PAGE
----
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Saugus Gardens in the Spring

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Here’s what’s blooming in town this week to make your walks more enjoyable


By Laura Eisener


Despite the cold weather this week, spring is breaking out. This Saturday, March 30, is National Take a Walk in the Park Day. It was established to encourage people to appreciate the physical and mental benefits of taking a walk in natural surroundings. If you look up, you will see that stick season is gradually coming to an end as buds are appearing on some trees – especially elm, maple, and poplar. If you look down toward the ground, you will see more bulbs in bloom and green shoots from several perennials. Closer to eye level, buds on the forsythia look promising. We are waking earlier to the songs of birds, and many of the birds’ songs continue throughout the day.

Daffodil season has arrived a few weeks early. There are many hybrids of daffodil and jonquil (Narcissus spp. and hybrids). Later varieties will begin blooming in May, mostly shorter cupped types, which may include colors other than yellow. This week, the classic long trumpeted yellow varieties often called ‘King Alfred’ and several other large flowering varieties have begun blooming. Whether their trumpets are long or short, all are in the scientific genus ‘Narcissus.’

The classic yellow daffodil with a long bright yellow trumpet and matching yellow perianth was developed in England in the late 19th century. It quickly became the most popular daffodil variety, and was named after King Alfred I, nicknamed Alfred the Great. Alfred was a 9th century king of the Anglo-Saxons who fought off Viking invasions, established a new code of laws for much of what is now the United Kingdom and promoted education for citizens. His namesake daffodil became very popular among the diverse Narcissus varieties developed near the turn of the 20th century. By the late 20th century, similar looking daffodils created by other breeders were being sold under the name King Alfred, so it is never possible to be certain whether they are really the original variety or not. It may not make much difference to the average gardener, but Narcissus specialists continuously debate this question.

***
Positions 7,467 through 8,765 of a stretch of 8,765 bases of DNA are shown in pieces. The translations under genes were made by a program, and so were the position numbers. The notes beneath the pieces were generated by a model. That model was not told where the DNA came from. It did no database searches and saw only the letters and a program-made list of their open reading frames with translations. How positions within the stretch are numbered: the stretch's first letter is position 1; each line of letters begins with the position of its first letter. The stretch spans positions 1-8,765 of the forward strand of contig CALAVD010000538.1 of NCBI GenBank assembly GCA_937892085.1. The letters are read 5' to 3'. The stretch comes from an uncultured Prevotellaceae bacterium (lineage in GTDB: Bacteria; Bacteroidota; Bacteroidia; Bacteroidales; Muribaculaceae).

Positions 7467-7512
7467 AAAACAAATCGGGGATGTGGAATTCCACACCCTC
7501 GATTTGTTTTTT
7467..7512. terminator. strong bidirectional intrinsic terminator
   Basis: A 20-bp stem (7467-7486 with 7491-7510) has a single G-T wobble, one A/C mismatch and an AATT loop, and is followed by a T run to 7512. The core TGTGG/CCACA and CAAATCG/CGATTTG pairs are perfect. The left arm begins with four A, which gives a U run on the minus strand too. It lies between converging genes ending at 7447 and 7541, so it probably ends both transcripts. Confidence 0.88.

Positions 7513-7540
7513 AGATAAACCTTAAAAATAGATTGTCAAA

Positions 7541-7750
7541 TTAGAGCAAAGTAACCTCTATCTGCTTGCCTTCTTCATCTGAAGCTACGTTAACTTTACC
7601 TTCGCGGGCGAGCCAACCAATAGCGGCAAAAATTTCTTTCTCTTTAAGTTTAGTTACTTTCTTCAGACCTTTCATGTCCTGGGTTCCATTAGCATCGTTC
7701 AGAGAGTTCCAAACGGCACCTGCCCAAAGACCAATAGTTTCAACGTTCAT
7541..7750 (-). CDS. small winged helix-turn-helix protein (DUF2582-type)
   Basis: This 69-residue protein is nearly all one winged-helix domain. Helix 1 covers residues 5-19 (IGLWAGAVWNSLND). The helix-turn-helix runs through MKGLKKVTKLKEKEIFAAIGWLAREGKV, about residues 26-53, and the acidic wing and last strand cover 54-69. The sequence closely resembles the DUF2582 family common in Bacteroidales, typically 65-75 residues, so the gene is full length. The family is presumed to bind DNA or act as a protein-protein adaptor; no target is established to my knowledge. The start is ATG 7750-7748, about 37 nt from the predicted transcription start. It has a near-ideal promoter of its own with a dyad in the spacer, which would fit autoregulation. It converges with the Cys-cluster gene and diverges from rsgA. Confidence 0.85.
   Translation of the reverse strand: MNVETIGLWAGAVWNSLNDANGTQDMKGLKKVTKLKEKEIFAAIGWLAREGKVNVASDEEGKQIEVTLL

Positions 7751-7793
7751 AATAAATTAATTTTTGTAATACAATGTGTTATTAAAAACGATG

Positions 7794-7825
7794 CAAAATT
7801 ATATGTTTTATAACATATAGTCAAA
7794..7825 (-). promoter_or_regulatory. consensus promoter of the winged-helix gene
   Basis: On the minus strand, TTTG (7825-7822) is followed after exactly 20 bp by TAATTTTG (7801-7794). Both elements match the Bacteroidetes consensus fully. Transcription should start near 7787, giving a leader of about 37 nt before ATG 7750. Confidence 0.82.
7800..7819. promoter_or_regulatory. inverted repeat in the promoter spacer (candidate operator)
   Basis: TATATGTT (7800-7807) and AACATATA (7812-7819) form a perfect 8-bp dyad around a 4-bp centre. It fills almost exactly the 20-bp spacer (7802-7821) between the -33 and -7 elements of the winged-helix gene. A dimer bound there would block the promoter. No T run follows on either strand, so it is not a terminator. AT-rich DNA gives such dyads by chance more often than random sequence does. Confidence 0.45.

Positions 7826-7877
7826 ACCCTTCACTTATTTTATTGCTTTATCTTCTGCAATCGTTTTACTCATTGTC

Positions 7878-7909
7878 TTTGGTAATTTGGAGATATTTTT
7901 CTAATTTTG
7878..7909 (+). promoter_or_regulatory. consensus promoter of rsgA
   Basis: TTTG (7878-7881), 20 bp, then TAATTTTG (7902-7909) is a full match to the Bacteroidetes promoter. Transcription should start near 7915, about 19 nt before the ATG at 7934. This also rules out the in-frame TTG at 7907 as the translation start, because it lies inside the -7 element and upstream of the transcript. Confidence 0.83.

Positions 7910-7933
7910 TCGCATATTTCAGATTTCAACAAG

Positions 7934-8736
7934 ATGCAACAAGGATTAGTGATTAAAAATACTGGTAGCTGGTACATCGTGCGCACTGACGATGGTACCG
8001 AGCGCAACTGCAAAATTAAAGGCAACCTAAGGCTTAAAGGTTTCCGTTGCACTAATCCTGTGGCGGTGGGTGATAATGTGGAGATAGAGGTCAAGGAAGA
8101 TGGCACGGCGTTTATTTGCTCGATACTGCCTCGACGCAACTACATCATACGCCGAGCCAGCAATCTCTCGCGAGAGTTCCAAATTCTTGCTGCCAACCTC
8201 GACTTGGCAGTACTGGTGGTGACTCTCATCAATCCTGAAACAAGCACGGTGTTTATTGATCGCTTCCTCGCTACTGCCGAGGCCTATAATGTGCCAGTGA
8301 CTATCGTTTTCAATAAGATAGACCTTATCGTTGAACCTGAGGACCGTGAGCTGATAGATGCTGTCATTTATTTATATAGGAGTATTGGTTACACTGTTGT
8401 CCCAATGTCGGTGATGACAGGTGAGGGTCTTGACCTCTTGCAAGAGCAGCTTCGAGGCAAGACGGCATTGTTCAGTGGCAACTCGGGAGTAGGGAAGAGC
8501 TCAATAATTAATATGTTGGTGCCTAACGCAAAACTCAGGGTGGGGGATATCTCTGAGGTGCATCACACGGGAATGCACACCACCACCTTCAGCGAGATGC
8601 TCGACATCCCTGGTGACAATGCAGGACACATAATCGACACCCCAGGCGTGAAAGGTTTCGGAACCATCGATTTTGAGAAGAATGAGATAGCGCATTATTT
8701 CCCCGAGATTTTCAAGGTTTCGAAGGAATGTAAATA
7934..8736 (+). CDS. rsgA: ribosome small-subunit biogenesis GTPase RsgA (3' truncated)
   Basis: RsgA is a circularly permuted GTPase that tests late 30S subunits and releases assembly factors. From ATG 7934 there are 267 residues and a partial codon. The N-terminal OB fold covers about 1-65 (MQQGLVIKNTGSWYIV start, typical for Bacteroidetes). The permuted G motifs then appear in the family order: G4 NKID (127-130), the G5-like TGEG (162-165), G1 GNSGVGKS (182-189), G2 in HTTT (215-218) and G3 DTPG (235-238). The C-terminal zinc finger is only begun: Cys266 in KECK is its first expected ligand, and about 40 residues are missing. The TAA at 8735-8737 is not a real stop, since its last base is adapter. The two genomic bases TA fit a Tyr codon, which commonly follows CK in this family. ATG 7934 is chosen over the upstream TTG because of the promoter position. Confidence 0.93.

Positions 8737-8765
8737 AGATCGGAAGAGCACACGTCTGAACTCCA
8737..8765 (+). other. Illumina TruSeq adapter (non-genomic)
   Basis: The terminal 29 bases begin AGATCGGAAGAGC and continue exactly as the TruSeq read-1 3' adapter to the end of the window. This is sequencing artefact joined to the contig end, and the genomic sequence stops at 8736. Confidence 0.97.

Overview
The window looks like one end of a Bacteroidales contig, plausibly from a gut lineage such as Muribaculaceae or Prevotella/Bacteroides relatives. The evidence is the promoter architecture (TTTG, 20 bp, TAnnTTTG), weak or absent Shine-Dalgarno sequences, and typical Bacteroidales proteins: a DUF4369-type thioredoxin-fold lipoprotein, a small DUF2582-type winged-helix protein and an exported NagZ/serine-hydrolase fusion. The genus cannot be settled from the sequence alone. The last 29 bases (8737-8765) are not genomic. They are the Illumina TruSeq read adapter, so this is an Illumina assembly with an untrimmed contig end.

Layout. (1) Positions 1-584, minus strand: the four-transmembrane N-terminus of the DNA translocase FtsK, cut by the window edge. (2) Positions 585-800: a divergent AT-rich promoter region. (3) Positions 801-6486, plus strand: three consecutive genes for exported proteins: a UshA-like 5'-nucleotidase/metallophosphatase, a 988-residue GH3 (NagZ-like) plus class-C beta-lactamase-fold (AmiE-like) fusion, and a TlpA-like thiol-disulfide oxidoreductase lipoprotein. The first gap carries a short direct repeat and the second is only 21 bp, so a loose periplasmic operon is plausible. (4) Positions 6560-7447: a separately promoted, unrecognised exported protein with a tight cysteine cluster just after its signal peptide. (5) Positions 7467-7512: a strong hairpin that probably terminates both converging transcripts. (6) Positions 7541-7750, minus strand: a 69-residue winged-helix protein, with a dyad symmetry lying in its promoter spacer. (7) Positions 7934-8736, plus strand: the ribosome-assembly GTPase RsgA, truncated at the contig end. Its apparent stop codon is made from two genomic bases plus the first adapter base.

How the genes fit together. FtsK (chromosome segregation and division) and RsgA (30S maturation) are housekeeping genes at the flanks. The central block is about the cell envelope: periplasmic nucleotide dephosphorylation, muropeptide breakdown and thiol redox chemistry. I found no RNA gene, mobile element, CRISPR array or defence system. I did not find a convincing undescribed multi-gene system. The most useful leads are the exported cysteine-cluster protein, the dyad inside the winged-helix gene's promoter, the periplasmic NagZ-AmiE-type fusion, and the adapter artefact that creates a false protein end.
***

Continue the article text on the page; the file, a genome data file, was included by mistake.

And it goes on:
In front of the Malden Anglers’ clubhouse at Patkin Pond on Main Street there is a bright patch of yellow, white and blue, as a several clusters of daffodils and glory of the snow are now blooming there. Member Ken Washburn is an avid gardener who planted these spring bulbs and some other perennials near the clubhouse. The grounds include charming Patkin Pond, which is stocked with fish and surrounded by a woodsy landscape where members can relax and enjoy the peaceful atmosphere. Even with the cold and rainy weather on Saturday, several fishermen were out at the pond. I talked to member Kalil Boghdan, who said the club is planning additional gardening projects this spring, including planting some wildflowers from seed.

Other bulbs can be a nice complement to the daffodils. Glory of the snow (Chionodoxa lucilliae) has flowers that are blue purple edged with a white center and face upward. Siberian squill (Scilla sibirica) has similar blue flowers, but they face downward and typically have less white in the blossom. Glory of the snow is native to Turkey. Much smaller and with shorter stems than daffodils, they make a good lower layer when paired with daffodils in the garden, and the blue shades provide color contrast.

Of course, this week we might also see some Easter decorations among the real flowers, and possibly might find some easter eggs hidden here and there this weekend. It’s definitely a worthwhile time of year to keep your eyes open on your walks around town! Sunday is Easter, and there will certainly be some beautiful spring flowers popping up if you are observant.


  Editor’s Note: Laura Eisener is a landscape design consultant who helps homeowners with landscape design, plant selection and placement of trees and shrubs, as well as perennials. She is a member of the Saugus Garden Club and offered to write a series of articles about “what’s blooming in town” shortly after the outbreak of the COVID-19 pandemic. She was inspired after seeing so many people taking up walking.

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